Kirkland woman ‘floored’ by support for her initiative to buy Christmas gifts for lonely seniors

Alana Edwards places a gift for a senior near her home Christmas tree, Dec 14, 2019. Dan Spector / Global News

A week into her initiative to rally West Islanders to buy Christmas presents for isolated seniors, Alanna Edwards says she is “floored” by the outpouring of support from the community.

“It’s overwhelming. I’m just in awe of what our community has come together to do,” she told Global News.

The Kirkland resident and mother of two small children set up “gift trees” at the Provigo in Pierrefonds last week. The trees are decked out in ornaments that all bear a gift request from an isolated elderly person living in a residence.

As they do their shopping, people grab an ornament and buy presents for the seniors who otherwise may not have received anything for Christmas.

Breaking news from Canada and around the world sent to your email, as it happens.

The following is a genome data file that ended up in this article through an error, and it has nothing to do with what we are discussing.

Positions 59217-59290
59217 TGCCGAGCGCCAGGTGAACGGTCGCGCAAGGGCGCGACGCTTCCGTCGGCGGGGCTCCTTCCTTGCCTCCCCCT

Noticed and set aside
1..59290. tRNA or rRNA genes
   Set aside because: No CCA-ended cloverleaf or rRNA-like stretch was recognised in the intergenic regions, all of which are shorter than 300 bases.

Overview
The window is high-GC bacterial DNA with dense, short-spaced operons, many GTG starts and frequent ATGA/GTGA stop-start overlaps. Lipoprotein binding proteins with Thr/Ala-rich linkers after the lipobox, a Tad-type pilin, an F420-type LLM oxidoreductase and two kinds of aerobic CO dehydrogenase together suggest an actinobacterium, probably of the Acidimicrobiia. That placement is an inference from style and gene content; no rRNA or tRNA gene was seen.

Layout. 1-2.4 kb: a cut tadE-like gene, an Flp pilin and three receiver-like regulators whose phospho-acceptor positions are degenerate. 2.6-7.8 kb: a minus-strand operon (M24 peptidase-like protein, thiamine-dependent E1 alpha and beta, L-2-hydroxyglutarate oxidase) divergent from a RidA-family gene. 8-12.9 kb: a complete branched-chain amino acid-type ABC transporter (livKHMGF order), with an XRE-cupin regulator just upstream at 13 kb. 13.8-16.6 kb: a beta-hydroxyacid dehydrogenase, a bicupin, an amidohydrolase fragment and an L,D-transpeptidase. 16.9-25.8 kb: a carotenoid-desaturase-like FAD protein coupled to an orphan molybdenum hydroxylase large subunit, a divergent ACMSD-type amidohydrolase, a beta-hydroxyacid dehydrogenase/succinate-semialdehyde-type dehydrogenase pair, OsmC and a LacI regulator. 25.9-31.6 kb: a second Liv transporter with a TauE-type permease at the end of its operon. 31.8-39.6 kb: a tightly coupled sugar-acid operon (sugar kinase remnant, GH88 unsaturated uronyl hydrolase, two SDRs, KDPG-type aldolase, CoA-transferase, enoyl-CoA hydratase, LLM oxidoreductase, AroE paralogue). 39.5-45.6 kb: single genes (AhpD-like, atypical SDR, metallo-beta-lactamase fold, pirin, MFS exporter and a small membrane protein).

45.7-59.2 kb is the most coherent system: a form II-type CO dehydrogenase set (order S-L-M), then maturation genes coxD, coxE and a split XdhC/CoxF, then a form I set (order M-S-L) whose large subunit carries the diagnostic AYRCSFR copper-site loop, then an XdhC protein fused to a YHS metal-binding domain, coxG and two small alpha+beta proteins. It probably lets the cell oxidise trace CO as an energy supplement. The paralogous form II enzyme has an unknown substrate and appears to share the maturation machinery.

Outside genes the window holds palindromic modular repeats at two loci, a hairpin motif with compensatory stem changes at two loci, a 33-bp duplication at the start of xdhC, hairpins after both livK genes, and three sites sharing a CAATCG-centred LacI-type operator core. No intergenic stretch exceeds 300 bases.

Edwards had hoped to gather 200 gifts, but with the generosity West Islanders are showing, it looks like more than 400 lonely seniors will be getting presents from strangers who have decided to  “Be A Santa to A Senior” this year.

Story continues below advertisement

READ MORE: West Islanders need your help to give Christmas gifts to seniors in need

“I thought it would take from now all the way until Christmas to get all the gifts done, but the community has just surpassed all my expectations. They floored me,” she said through a smile.

Edwards’ own Christmas tree at home is surrounded by the gifts that will be delivered to the seniors by children later this month.

She had started with one seniors’ residence, but the project has now expanded to five different homes.

“I never thought it was going to be this big,” Edwards said.

READ MORE: ‘The gift of time’: Seniors, especially men, at risk of holiday loneliness

She says she’s already looking to expand the project next year.

“I have people calling me and text messaging me for next year already, wanting to get involved. Different communities like Outremont, Dorval, they’re all interested in doing this there so it’s looking good for next year already,” she said.

Edwards told Global News she has a new faith in the generosity of people after seeing her project grow.

Sponsored content